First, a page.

“What’s in a name? That which we call a rose by any other name would smell as sweet.”
Would it really?
As someone who have planted roses before, I know for a fact that different types of roses smell differently. Some roses smell wonderful. Some roses barely carry a fragrance.
On each Valentine’s Day, rose vendors are everywhere. Have you ever bought a rose from them? I have received such roses before, and these roses sometimes look questionable in quality. They may even look wilted. Not entirely surprising if they smell barely like a rose. However, were these roses sweet? Abso-freaking-lutely!
The fact that a rose is called a rose may not have mattered in the beginning of time. However, the moment that name was set, that name means that thing. From then on, that name, that word, carries with meanings.
Do you know which words you most like to hear? That’s right, your name.
This is why there is a whole industry built around naming. Names matter. Building a successful brand starts with finding the right name.
- Invisalign. Invisibly aligns.
- Wheat Thins. Thin wheat crackers.
- Hamburger Helper. Add hamburger meat.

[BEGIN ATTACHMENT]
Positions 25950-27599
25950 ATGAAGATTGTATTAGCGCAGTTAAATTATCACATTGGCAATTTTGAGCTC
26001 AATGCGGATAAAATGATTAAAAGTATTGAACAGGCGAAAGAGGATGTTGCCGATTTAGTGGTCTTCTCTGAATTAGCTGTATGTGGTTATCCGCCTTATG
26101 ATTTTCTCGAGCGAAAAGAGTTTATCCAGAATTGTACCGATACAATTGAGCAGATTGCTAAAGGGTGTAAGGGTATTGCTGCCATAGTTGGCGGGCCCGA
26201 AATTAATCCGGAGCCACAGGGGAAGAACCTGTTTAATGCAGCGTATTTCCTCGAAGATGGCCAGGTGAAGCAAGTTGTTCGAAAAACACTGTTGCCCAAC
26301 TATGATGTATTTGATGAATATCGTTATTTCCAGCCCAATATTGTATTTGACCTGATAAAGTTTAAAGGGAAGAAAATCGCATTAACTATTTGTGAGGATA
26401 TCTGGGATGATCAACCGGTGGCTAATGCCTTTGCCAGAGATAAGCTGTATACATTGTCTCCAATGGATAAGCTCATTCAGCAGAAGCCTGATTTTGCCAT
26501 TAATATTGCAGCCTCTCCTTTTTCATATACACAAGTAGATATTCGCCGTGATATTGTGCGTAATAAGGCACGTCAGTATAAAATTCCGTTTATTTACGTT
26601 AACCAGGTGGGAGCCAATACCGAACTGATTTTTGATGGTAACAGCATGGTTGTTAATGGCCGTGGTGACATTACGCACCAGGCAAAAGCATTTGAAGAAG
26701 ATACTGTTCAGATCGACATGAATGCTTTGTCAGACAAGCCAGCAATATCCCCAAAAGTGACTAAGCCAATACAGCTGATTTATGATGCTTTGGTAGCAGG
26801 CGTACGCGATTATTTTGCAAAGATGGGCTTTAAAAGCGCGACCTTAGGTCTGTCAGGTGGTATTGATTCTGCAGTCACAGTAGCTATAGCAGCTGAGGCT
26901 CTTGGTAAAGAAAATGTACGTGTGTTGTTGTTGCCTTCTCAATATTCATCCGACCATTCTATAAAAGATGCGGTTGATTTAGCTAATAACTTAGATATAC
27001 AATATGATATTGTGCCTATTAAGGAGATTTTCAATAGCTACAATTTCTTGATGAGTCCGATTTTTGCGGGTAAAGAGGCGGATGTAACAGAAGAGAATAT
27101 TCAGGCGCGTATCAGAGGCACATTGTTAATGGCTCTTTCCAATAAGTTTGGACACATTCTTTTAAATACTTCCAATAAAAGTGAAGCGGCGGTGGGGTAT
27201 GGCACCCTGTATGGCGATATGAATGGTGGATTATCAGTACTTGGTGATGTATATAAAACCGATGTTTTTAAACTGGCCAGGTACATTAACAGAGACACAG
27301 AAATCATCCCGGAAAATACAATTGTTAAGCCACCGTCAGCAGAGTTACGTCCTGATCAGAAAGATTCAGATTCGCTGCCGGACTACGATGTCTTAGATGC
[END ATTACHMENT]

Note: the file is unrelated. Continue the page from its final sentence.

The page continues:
The issue of naming sometimes comes up for even established brands. One of the biggest risks for marketers is to rename or rebrand an existing product. Yet, this actually happens quite often. Sometimes, it’s a necessity. Perhaps the brand was sold. So, instead of Crest Spinbrush, it’s now Arm & Hammer Spinbrush. Sometimes, it’s done for global alignment. I believe that’s why “Electrasol is Now Finish”. Other times, it’s done to improve the brand. The variety previously called “Original” may just seemed too boring now. In all instances, you better do your homework. First, you need to make sure that the new name is indeed better. Secondly, you need to test for alienation. Lastly, you need to determine how much resource you need to sink into making the new name stick.
Let’s stay this last point for a second. If I am willing to sink enough money into build the name, can I call my product anything? Maybe I can even call it Pneumonoultramicroscopicsilicovolcanoconiosis. Okay, perhaps using the longest English word as an example is a little extreme. But, just to see if perhaps Juliet has a point and that names aren’t that important after all, let’s study the most recent eHarmony.com commercial.
The commercial goes something like this:
I like soccer. But if all I know about her is that she likes soccer, then it better be World Cups every day. There just isn’t..… that… click. That something deeper.
In that pause right before the words “that click”, you could almost finish that sentence for the announcer. That word wants to come out, but for some reason, it couldn’t leave that announcer’s mouth. There just isn’t, well… “Chemistry”!